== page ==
Reflections on a Weeklong Trip With Nature and Wildlife

What's the cost of venturing into vast expanses of land?

vista in Abiquiu

John Donovan

The sky looks a little smaller today and the wildlife a little tamer.

We just got back from a weeklong trip through New Mexico where we traveled through desert landscapes, hiked up mountains, and walked through dry creek beds. We experienced nature and wildlife that was vastly different from what I’ve seen before. 

We’ve lived in Atlanta for 25 years so it was quite a change from our “city in a forest,” where nearly 50% of the metro area is covered by trees. My husband and I were joined by our adult son who now lives in San Diego and is a little more familiar with the west. We like to take family vacations where we can visit national parks and explore interesting ecosystems.

In New Mexico, everything was so vast and striking. Starting in Albuquerque, we took a tram up the Sandia Peak in the Sandia Mountains, where we had spectacular views as we watched parasailers float off into the unending sky. We then drove to Abiquiu, the town where artist Georgia O’Keeffe was so inspired.

We stayed at a lovely home pretty much in the middle of nowhere. First, we noticed the gorgeous setting. Then we noticed the ants. Billions (I’m estimating) of tiny ants were marching all over the outside of the property. They were carrying off a few of the native bees that had fallen to the ground near the house.

Immediately outside the home, trails led to an arroyo, or dry creek bed. The owners warned us to avoid the area if storms were imminent due to the distinct possibility of flash flooding. On the first day, we saw a few rustles in the dried brush, soaring birds of every shape and size, and lots of tracks in the sandy soil.

We followed tracks, trying to decide who had the cloven prints and whether we were walking behind roadrunners and following the trail of jackrabbits. Occasionally tracks would meet and we assume a snatching or kerfuffle happened.

Once we were awakened in the middle of the night by howling that was both eerie and musical. We were told about the coyotes that share the area, so we weren’t surprised when we woke up the next morning to some pretty impressive pawprints right outside the back door.

My husband buried our compost as required and each morning found that some animal had destroyed his work and helped itself to breakfast.

On our final morning hike before heading south in the state, we spotted a large snake curled up on the path, enjoying the warm morning sun. We stayed far out of its way but certainly watched our steps a little more carefully. After sending a photo to a snake identification app, my son confirmed it was a prairie rattlesnake.

Of course, we have snakes and coyotes in metro Atlanta, but we haven’t had such up-close encounters. At our house in the wooded suburbs, we generally see squirrels and chipmunks and the occasional small snakes and deer. It was a big day when we spotted a tiny shrew in the backyard.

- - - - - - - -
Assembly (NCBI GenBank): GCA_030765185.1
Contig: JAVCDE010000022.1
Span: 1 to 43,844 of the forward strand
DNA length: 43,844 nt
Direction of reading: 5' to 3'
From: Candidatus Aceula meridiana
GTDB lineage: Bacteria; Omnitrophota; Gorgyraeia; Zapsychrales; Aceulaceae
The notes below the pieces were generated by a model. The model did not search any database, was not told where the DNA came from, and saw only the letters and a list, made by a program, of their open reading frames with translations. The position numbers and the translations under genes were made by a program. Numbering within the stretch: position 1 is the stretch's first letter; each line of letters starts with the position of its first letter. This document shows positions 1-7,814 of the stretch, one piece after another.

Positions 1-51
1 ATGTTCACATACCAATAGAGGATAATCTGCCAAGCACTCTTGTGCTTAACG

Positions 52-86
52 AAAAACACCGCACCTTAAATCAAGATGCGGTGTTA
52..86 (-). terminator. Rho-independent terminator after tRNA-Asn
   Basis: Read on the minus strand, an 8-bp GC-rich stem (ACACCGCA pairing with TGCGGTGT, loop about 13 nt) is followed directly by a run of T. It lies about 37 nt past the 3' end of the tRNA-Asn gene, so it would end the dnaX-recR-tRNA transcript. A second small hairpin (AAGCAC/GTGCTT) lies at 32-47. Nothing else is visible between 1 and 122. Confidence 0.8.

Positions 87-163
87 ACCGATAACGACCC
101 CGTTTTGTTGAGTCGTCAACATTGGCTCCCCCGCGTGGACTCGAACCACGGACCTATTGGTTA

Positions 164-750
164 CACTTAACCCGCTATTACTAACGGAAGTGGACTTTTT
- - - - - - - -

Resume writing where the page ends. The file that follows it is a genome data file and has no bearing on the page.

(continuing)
Beauty and Sustainability

White Sands National Park
White Sands National Park.

Mary Jo DiLonardo

We were overwhelmed by the beauty of Bandelier National Monument where we hiked to a mostly dry waterfall and admired petroglyphs and cliff dwellings high up in the rocks. On the 1.5-mile hike to the falls and back, elevation changed 400 feet with sheer drop-offs and narrow paths. We saw only four other hikers. It is so moving to be out in the middle of such a beautiful, amazing landscape and not be surrounded by people or cars or noise.

Back home, our regular walks take us past homes and businesses, and alongside busy roads and lots of construction. There are roaring leaf blowers, barking dogs, and blaring radios. 

But all was quiet on most of our adventure. We trudged through mounds of gypsum crystals at White Sands National Park. We baked as we went up and down the brilliant hills, spotting beetles scurrying in the dunes and dragonflies flitting amid the scrub.

In several places, people were sliding down the dunes on plastic coasters. My son pointed out what a wasteful use of plastic it was and hoped that post-visit, the sleds weren’t tossed in the trash.

We talked about sustainability throughout the trip. In the past several decades, there’s been so much noticeable change in our travel adventures. Every park had hydration stations and recycling bins, hotels encouraged guests to reuse towels, and tiny toiletry bottles are gone. We refilled, recycled, and composted as much as we could.

One big flaw of our great adventure, our son pointed out, was the thousand-plus miles we put on our rental car. And there were so many massive trucks on the roads and highways.

Such a waste, says the young man who rarely drives and hopes to return to city life where he can use his feet and mass transit to get nearly everywhere.

That will be great to keep the skies cleaner and save energy. And the coyotes and rattlesnakes can be left to dance and bask in peace.

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